The first attempt at getting the case to trial ran aground before we could question the first juror. Davis didn’t respond to his subpoena and wasn’t in court the morning of trial. He had moved out of the county and left no forwarding address. This was fine with me, because I really didn’t feel ready for trial on that day. I had moved for a continuance several times, but the judge had shot me down every time I asked. Now the prosecutor was asking for a continuance. My response was a somewhat hypocritical objection to the motion. I really didn’t want to go to trial, but at that stage of my career the conventional wisdom was “If the prosecutor asks for it, you must oppose it or you are not doing your job.” I also felt a little guilty because I knew something that the prosecutor didn’t know. I knew where Curtis Davis was. Our investigator Grover Lamar “Poss” Lee (real name) had tracked the young man down and gotten his address. Something inside me told me that if I was really going to play fair, I ought to tell the prosecution where Davis was so we could get on with the trial. But a louder voice told me it wasn’t my job to help the prosecution prove its case. Despite the fact that I never told the prosecutor where Davis was, they eventually found him and reset the case for trial.
The trial got off to a rocky start. I hadn’t really given much thought to the fact that Anders had an artificial leg, but apparently he had. He took the leg off and came to court on crutches. Both the judge and the prosecutor thought that I had talked Anders into removing his leg to curry favor with the jury. I assured them that I had done no such thing, but I don’t really think they believed me. When I chewed Anders out for getting me into trouble, he pulled up his pants leg and showed me that the end of his stump was red and raw. He said that the artificial leg had chafed his stump to the point that it was painful to wear. When Anders testified, the prosecutor asked him several sarcastic questions about the artificial leg, clearly suggesting to the jury that Anders was looking for sympathy. I probably could have objected and had the questions stricken, but I had another way to deal with the prosecutor’s suggestions. On redirect examination I had Anders pull up his pants leg and show the jury how reddened his stump was. I don’t think Anders convinced the judge or the prosecutor, but I do believe he convinced the jury.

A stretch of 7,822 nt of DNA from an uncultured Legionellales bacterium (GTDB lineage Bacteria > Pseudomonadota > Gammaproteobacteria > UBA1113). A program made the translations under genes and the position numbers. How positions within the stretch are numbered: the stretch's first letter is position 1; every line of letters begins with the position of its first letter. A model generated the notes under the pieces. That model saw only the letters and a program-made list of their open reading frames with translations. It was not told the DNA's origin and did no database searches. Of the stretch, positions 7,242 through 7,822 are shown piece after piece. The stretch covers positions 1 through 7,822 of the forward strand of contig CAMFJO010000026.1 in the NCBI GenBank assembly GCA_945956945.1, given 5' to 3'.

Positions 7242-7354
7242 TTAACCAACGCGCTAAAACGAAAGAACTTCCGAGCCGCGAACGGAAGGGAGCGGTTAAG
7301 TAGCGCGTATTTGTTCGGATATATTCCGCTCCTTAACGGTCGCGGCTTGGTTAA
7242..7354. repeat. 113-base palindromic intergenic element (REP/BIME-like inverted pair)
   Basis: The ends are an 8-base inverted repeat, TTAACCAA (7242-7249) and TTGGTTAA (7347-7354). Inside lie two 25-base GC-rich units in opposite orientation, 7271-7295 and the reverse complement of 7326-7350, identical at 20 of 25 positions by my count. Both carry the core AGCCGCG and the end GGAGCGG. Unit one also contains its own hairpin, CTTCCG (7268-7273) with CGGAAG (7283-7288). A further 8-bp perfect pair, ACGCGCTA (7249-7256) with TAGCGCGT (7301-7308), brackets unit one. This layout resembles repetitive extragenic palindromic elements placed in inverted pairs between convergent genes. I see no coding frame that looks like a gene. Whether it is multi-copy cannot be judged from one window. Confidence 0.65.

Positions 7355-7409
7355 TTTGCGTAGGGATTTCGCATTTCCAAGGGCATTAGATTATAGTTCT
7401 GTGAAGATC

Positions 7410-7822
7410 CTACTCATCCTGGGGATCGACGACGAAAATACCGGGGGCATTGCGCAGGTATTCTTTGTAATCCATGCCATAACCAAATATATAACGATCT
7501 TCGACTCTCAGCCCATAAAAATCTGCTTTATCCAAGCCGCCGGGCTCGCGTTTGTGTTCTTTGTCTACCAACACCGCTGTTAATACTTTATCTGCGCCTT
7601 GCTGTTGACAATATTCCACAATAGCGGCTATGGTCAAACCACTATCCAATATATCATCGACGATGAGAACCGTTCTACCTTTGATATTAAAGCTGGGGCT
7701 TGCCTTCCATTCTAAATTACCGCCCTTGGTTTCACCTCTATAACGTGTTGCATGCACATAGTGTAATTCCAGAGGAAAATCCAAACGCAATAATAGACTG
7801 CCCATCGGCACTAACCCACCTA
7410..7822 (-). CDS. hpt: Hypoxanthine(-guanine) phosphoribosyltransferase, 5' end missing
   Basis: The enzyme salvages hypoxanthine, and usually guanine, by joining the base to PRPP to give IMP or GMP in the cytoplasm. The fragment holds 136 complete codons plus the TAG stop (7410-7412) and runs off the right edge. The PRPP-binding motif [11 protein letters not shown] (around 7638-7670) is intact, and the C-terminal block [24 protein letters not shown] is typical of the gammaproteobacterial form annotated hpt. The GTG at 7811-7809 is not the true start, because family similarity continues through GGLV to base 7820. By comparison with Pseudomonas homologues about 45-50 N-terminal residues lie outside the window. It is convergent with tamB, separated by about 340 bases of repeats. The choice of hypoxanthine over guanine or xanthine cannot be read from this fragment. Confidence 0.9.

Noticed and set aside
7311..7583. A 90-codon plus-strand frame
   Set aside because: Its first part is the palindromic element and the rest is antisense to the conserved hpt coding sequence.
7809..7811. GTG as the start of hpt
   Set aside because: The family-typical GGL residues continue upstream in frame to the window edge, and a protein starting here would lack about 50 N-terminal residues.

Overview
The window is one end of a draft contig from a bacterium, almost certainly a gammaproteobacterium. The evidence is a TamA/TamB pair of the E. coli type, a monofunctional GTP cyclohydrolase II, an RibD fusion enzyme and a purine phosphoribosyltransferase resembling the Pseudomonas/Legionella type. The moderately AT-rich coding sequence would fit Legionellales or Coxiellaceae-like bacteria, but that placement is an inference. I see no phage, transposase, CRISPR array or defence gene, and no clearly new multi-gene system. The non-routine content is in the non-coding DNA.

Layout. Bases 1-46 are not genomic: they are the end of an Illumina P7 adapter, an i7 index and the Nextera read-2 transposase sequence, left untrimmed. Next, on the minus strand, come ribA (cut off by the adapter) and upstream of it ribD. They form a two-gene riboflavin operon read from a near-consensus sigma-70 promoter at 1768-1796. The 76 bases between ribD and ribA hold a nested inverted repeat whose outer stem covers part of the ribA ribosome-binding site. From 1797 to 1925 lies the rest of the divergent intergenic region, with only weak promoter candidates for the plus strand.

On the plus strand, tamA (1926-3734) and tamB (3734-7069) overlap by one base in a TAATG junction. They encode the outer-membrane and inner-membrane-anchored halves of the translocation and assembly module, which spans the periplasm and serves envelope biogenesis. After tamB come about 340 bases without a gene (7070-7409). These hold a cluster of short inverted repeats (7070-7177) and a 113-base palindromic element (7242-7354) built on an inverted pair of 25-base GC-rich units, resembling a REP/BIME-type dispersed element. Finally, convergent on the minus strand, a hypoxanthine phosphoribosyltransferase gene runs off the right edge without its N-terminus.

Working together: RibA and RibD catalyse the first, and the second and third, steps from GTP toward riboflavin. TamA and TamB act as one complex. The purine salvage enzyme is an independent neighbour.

At every recess throughout the trial, the judge kept making a remark that both discouraged me and encouraged me: “This is a classic case of first degree murder! It’s too bad that there aren’t any aggravating circumstances.” As the judge saw things, Anders was going to get convicted of first degree murder, but he was going to escape the death penalty. The jury disagreed with the judge. They found Anders guilty of second degree murder. Maybe the crutches had something to do with it. Maybe Magnusson’s reputation had something to do with it. Maybe blind staggering luck had something to do with it. I'm relatively certain that the dazzling brilliance of his defense attorney had nothing to do with it.
I may have had a shot at getting the jury to come back with manslaughter, if the judge had let me make the argument I wanted to make. There is a Florida Statute (Fla.Stat. § 782.11) that says when you unnecessarily kill someone while acting in self-defense, the crime is manslaughter. I asked the judge to give the jury a special instruction to that effect, and he refused. I thought that his ruling gave me a great point on appeal, but the appellate court ruled that the judge properly denied my requested instruction.
Although few people would call a Second Degree Murder conviction a defense victory, both Anders and I were happy. Florida still had parole back in those days and people serving life sentences could expect to get out in seven years if they misbehaved. That certainly beats the penalty for First Degree Murder—life with a mandatory 25 years before coming eligible for parole. Anders got out on parole after serving about ten years, but he couldn’t behave and wound up going back to serve the rest of his life sentence.